Among the many shattering consequences of the UK’s Vote Leave decision, one should not quickly be forgotten: the damning fallibility of predictions – those of pundits, betting agencies and opinion pollsters. These were among the first casualties.
What credence, then, can we attach to the predictions of a UK-wide recession as a result of the vote to leave the EU?
For businesses large and small, a deep void of uncertainty has set in. This was a referendum campaign dominated by dire warnings of economic pain and loss. The political fall-out has been momentous. And forecasts of recession have added mightily to the mood of nervous apprehension across business.
Little wonder, as soon as the likelihood of a Leave result became known, sterling plunged, falling at one point to $1.32, a collapse of more than 10 per cent and a low not seen since 1985. The FTSE 100 Index tumbled by more than 8 per cent before settling later in the day for a loss of 5 per cent.
Making matters worse for forecasters now is deep political uncertainty, both at home and across the Continent. Who will succeed David Cameron as prime minister? And what of an early change in the chancellorship, together with the prospect of another fractious Scottish independence referendum?
On the Continent, French and German stock markets tumbled more heavily than London on fears that Eurosceptic parties have been given a powerful boost ahead of pending elections.
Surely all this sets the seal on a recession outcome? Such would be the understandable conclusion. But we are in dangerous terrain here. Such conclusions need to be tempered by recognition of the extreme volatility currently on display.
All the more reason, surely, to bear in mind the fallibility of prediction. A Remain forecast that seemed so credible as to drive up the pound and the equity markets right up to the close of the voting stations was instantly shattered when the first results came in.
That the markets got it so wrong may be a more reliable explanation of this tumult than concerns over recession: the immediate need of investors to close down and sell their currency and stock market positions. Markets are also notoriously prone to over-shooting. And it is not inconceivable that over the coming months, should a modicum of global growth be sustained, nerves will settle and a “corrective correction” will have set in.
That said, a period of instability is inevitable. A lower pound will mean higher input costs for manufacturers. And the Leave vote may make the UK a less attractive place to invest in until the immediate uncertainty has lifted.
We should also bear in mind that a persistent concern of business and investors this year has focused less on the outcome of the UK’s referendum vote than on the health of the global economy and the prospect of a worsening slowdown.
European economies are critically dependent on continuing quantitative easing by the European Central Bank. Japan is still struggling to break free from three decades of stagnation. China slowdown worries persist.
Quite how long it will take for nerves to settle critically depends on early clarification at Westminster on what fiscal measures may be taken to steady business and investor confidence.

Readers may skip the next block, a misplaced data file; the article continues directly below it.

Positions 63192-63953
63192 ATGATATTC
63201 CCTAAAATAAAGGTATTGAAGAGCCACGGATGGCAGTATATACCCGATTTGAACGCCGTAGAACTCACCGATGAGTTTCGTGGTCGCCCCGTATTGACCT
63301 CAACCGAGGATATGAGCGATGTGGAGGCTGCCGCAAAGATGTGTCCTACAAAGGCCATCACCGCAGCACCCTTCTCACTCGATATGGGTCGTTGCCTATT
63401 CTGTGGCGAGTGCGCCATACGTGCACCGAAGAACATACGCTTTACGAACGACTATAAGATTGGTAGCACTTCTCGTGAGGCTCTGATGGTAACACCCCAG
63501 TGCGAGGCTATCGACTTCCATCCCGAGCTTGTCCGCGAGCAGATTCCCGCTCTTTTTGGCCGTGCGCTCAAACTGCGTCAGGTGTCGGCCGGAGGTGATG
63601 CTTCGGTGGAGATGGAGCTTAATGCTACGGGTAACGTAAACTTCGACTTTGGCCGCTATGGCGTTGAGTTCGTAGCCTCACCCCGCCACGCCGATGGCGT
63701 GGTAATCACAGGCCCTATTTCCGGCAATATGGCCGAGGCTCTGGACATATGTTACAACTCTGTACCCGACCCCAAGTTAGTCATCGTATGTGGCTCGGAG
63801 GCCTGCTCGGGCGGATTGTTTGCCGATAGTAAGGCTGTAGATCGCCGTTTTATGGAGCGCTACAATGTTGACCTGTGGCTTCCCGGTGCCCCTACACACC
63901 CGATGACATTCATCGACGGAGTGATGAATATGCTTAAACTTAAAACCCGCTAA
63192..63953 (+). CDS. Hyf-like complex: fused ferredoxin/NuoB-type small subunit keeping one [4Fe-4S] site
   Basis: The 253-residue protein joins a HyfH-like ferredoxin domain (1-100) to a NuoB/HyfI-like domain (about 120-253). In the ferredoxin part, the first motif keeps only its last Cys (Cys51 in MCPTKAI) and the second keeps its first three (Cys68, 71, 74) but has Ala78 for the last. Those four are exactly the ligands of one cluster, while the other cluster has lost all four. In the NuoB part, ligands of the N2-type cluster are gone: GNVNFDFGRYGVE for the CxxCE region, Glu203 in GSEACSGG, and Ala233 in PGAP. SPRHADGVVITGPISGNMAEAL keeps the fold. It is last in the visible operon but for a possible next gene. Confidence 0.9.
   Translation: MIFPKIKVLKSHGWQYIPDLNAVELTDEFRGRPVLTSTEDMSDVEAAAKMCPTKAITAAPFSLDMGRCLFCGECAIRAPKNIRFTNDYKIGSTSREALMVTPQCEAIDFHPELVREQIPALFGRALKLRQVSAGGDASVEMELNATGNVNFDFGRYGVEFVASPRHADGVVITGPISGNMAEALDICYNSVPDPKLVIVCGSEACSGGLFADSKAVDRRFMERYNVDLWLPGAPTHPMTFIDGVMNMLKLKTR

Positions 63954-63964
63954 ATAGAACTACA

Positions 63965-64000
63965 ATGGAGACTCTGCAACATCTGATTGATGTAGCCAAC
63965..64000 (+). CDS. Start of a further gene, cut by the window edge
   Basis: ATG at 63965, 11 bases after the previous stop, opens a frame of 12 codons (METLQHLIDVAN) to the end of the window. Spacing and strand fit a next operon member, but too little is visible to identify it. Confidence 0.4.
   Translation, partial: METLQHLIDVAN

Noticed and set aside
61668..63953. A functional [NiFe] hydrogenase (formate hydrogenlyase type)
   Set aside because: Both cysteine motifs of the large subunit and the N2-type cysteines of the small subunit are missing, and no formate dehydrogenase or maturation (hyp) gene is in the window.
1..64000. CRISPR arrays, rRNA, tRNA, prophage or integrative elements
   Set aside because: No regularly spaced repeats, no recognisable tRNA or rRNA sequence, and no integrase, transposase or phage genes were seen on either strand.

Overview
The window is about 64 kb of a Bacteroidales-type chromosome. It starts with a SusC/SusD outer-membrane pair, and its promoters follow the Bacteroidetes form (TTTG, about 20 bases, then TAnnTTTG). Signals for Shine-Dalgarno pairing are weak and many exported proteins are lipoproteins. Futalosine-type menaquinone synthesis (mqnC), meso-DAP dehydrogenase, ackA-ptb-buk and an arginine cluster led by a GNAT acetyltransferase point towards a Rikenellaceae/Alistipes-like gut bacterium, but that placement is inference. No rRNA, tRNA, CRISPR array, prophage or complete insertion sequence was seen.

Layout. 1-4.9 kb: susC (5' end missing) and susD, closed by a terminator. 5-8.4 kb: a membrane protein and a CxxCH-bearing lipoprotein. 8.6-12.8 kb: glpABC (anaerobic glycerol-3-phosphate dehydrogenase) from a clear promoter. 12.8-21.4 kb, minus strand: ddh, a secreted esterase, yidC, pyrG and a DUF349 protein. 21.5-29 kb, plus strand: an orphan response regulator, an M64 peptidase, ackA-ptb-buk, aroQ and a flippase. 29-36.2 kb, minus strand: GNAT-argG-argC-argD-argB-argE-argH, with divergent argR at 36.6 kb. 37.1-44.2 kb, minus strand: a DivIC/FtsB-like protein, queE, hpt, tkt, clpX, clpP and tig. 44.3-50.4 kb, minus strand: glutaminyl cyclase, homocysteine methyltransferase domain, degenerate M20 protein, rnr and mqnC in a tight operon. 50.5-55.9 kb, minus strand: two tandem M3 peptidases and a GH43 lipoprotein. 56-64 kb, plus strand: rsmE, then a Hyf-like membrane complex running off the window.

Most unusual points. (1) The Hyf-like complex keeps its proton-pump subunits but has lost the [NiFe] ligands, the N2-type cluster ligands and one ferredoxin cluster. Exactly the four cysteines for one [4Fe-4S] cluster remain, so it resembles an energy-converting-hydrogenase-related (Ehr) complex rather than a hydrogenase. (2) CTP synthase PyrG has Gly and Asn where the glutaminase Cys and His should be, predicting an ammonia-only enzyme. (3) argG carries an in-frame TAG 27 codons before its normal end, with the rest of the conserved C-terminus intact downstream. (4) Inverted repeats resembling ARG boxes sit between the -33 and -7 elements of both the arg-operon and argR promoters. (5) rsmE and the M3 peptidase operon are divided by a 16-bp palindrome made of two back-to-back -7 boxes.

The announcement by Bank of England governor Mark Carney on Friday morning that the Bank stands ready to provide more than £250 billion of additional funds provided some reassurance. The capital requirements of our largest banks, he added, are now ten times higher than before the crisis, raising more than £130bn of capital, and they now have more than £600bn of high-quality liquid assets. This gives the banking system the flexibility it needs to continue to lend to UK businesses and households.
But much more will be needed to steady nerves and promote stability. Here the Institute of Chartered Accountants of Scotland (ICAS) has lodged no fewer than 20 questions that the UK government now needs to address as a matter of urgency. Among them are what immediate measures it will take to minimise the impact of Brexit on the economy, jobs and efforts to restore the public finances.
When will the emergency budget promised by the Chancellor take place – if at all? How will the government help to continue to attract foreign direct investment, given the uncertainties? What trading arrangements and tariffs will the UK be able to negotiate with the EU and other countries, and how long will these take to agree?
There are many more in that vein – and I suspect few have any ready answers.
Meanwhile, what are the pundits forecasting now? Howard Archer, economist at IHS Global Insight, is slashing his UK GDP growth forecasts to 1.5 per cent (from 2 per cent) for 2016. For next year he is predicting just 0.2 per cent (from 2.4 per cent) and for 2018, 1.3 per cent (down from 2.3 per cent).
“Major economic and political uncertainty,” he writes, “will be a fact of life for some considerable time, likely weighing down markedly on business and household confidence and behaviour, so dampening corporate investment, employment and consumer spending.”
Scotland, which has recently been under-performing the UK, may struggle to reach even these levels, while the possibility of another independence referendum will not be welcomed at all by business.
Douglas McWilliams, head of the Centre for Economics and Business Research, says that in this new world we have entered, his best guess for GDP growth this year is also for around 1.5 per cent. But he is more optimistic about next year. “Growth will grind almost to a halt but consumer spending may just be strong enough to prevent a recession.”
Looking further ahead, he believes 2018 “could be quite a strong year as exports lead a recovery – and new trade arrangements start to come into place. Tentatively we are talking about GDP growth of 2.5 per cent.”
But whether it’s doom or gloom, bear in mind my caveat about predictions made in tumultuous times.